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book review

Story of girlfriend for hire explores oddness of love and life

“I had the feeling that I was a stranger living as a stranger in a stranger’s body in yet another stranger’s home.” This sentence comes from Catherine Lacey’s new novel, “The Answers,’’ though it just as easily could have come from her singular, brilliant, and strange 2014 debut “Nobody Is Ever Missing.’’

In the world of Lacey’s two novels, the self is fundamentally strange — strange to others and strange to itself, strange in its outward, dramatic actions and strange in its inner, flickering movements. Her characters do things they don’t expect to do and think things they don’t want to think. They lack the consistency of action and affect we expect from fiction — which is to say, they possess the inconsistency of real, rather than fictive, people. The self is, to quote “Nobody Is Ever Missing,’’ “ungotten or forgotten or not getting it.”


The strangeness of “Nobody Is Ever Missing’’ was partly formal — it’s almost entirely plotless — but largely psychological, with the narrator displaying an odd, compelling mind and an even odder, more compelling voice. In “The Answers,’’ the strangeness is louder, announced in the novel’s very premise, which takes millennial concerns (debt, unfulfilling work) and places them in a quasi-science-fiction context.

Mary Parsons is 30, Columbia-educated, and working at a New York travel agency — not in the front as an agent but “in the fluorescent-lit, low-ceilinged back part of the office, sending e-mails to people who owed us money and excuses to people whom we owed money.” She’s also sick and doesn’t know why. As her symptoms pile up — back pain, headaches, a cracked rib — so too do her various doctors’ excuses: “One doctor said, That’s just bodies for you, sighed, and clapped my shoulder, as if we were all in on the joke.” Then, she discovers an alternative treatment called PAKing. This stands for Pneuma Adaptive Kinesthesia, and the actual treatment — strange chants, unexplained gaps in memory, much talk of auras and much removing of clothing — is just as weird and quietly menacing, as it sounds. (In both novels, Lacey makes us feel the constant, low-level threat of violence under which women live.)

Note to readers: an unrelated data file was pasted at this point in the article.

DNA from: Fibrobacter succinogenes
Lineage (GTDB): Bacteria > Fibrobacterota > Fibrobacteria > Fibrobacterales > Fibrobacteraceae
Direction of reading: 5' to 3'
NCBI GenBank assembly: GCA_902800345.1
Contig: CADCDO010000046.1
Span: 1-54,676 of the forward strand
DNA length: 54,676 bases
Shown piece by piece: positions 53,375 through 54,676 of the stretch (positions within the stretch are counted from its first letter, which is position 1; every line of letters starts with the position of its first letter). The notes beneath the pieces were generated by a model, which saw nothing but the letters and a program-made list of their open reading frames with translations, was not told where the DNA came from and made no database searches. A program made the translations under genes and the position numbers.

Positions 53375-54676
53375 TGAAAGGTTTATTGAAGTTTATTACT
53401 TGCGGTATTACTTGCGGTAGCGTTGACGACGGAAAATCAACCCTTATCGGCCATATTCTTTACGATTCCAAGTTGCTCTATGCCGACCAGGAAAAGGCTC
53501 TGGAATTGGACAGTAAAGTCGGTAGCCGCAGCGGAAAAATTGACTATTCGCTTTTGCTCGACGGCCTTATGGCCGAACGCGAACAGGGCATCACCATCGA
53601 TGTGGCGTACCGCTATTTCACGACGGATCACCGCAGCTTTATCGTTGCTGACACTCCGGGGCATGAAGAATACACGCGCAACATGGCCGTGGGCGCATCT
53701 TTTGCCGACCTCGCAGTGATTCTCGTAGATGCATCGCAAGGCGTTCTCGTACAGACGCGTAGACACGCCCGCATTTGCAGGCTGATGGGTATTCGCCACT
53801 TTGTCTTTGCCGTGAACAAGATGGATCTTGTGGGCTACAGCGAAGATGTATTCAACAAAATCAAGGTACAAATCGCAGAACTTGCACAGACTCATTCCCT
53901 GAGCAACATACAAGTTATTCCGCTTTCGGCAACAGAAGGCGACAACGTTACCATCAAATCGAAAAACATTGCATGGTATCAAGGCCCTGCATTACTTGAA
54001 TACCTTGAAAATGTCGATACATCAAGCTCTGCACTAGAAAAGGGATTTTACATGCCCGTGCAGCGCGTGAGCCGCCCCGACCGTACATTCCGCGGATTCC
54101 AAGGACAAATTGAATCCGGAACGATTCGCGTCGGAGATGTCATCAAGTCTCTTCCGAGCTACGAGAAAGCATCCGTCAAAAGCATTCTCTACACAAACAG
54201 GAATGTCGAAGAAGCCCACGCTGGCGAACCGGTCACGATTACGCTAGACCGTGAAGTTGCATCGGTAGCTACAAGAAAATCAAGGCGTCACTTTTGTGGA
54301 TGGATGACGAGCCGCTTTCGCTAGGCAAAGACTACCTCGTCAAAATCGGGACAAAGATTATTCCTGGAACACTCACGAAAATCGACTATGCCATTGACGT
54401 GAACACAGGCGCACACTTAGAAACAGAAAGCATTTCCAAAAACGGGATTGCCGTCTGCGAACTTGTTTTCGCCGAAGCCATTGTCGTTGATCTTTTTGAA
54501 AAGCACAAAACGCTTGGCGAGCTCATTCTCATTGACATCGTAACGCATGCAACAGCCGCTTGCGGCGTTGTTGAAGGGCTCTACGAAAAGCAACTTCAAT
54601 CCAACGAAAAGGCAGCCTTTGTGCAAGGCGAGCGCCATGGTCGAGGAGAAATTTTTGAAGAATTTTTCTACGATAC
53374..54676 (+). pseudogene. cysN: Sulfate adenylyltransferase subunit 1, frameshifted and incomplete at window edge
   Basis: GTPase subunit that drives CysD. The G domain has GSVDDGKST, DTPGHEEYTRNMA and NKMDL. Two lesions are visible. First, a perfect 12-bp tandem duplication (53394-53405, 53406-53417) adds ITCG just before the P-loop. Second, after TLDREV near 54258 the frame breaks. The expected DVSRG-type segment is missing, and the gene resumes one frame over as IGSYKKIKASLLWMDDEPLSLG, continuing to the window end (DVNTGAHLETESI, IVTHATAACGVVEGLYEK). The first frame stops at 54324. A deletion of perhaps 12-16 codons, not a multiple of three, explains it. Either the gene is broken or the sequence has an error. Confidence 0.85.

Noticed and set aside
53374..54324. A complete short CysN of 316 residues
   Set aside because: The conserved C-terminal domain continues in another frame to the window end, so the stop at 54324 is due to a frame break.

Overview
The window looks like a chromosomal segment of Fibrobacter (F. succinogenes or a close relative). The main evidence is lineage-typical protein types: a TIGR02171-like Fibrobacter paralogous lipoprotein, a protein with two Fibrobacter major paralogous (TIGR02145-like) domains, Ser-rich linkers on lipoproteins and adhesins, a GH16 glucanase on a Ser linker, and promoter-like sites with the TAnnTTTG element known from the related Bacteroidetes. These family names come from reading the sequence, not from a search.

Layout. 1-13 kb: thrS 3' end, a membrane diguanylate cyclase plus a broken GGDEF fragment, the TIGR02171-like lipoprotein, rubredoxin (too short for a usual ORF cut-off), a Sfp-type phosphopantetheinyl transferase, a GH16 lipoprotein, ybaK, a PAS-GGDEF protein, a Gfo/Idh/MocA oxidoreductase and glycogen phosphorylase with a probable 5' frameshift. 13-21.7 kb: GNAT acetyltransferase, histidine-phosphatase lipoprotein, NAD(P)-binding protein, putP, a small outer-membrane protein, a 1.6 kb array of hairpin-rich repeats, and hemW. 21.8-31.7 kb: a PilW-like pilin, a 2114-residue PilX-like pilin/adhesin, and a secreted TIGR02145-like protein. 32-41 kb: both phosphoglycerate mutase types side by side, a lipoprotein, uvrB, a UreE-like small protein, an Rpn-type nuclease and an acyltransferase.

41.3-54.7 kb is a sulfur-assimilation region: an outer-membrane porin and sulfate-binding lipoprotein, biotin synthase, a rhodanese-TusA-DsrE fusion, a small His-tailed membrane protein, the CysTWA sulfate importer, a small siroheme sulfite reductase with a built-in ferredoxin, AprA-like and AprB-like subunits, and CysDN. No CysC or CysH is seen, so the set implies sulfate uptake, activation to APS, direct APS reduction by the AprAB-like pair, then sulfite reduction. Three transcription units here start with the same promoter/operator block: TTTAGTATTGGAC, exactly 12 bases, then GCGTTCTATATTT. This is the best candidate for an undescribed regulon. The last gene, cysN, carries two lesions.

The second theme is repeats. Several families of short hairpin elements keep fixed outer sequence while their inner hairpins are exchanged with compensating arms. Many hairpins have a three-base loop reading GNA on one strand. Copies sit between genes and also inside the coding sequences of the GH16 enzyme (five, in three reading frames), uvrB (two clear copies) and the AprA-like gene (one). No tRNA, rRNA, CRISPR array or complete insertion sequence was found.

The treatment is effective but pricey, so Mary answers a job ad on a bulletin board. The novel’s weirdness then gets squared: to pay for her strange treatment, Mary agrees to take part in something called the Girlfriend Experiment. A famous actor/filmmaker named Kurt, with a team of researchers, has decided to split up the various aspects of a loving relationship to various women. Among others, there’s the Intellectual Girlfriend, to whom Kurt mansplains “his theory of the relationship between the creative and romantic”; there’s the Maternal Girlfriend, who buys the groceries and waters the plants; and there’s the Emotional Girlfriend. That’s Mary’s gig.

Each girlfriend has a script, certain things that should be said and done and others that are forbidden. They’re also extremely remunerative. One other twist to an already twisted experiment: The girlfriends have sensors attached to their bodies, offering the researchers constant neurobiological feedback, everything “tracked, recorded, and archived.” Kurt hopes to get a perfectly complete, if perfectly inauthentic, love; the scientists hope to understand what happens to the body when it’s in love — and, perhaps, to gain the ability to create love by manipulating neurotransmitters.


Such an inventive setup isn’t merely an excuse for Lacey to show off her considerable inventiveness. It also allows her to dig into some fertile philosophical ground, raising questions to which the novel, against its title and like all good art, offers no final answers: Is love merely a script, provided to us by biology and culture, that we follow unthinkingly? Or is it the most singular experience we ever have? Or is it somehow both? (Roland Barthes raised such questions in “A Lover’s Discourse,’’ and that text makes a cheeky appearance in “The Answers.’’)

All too often books with a killer premise languish at the level of the sentence, where great fiction really lives. “The Answers’’ succeeds at this level, too. Here is Lacey on a hipster café: “A little dish . . . cost sixteen dollars to account for carbon offsets and living wages, which made it more than organic, they said — this fruit salad was ethical.” And on the uncanny beauty of celebrities: “his face was so symmetrical it almost called his humanity into question.”

Late in the novel, Mary thinks, “[B]y enacting the evidence of love she had noticed some amount of strangeness in her. She might have loved the strangeness, she thought, and that might have been enough.” Love is a strange, strange thing, and so is the self. No one in contemporary fiction does a better job of showing us these facts than Catherine Lacey.


By Catherine Lacey


Farrar, Straus and Giroux, 294 pp., $26

Anthony Domestico, an assistant professor of literature at Purchase College, SUNY, has a book on poetry and theology forthcoming from Johns Hopkins University Press.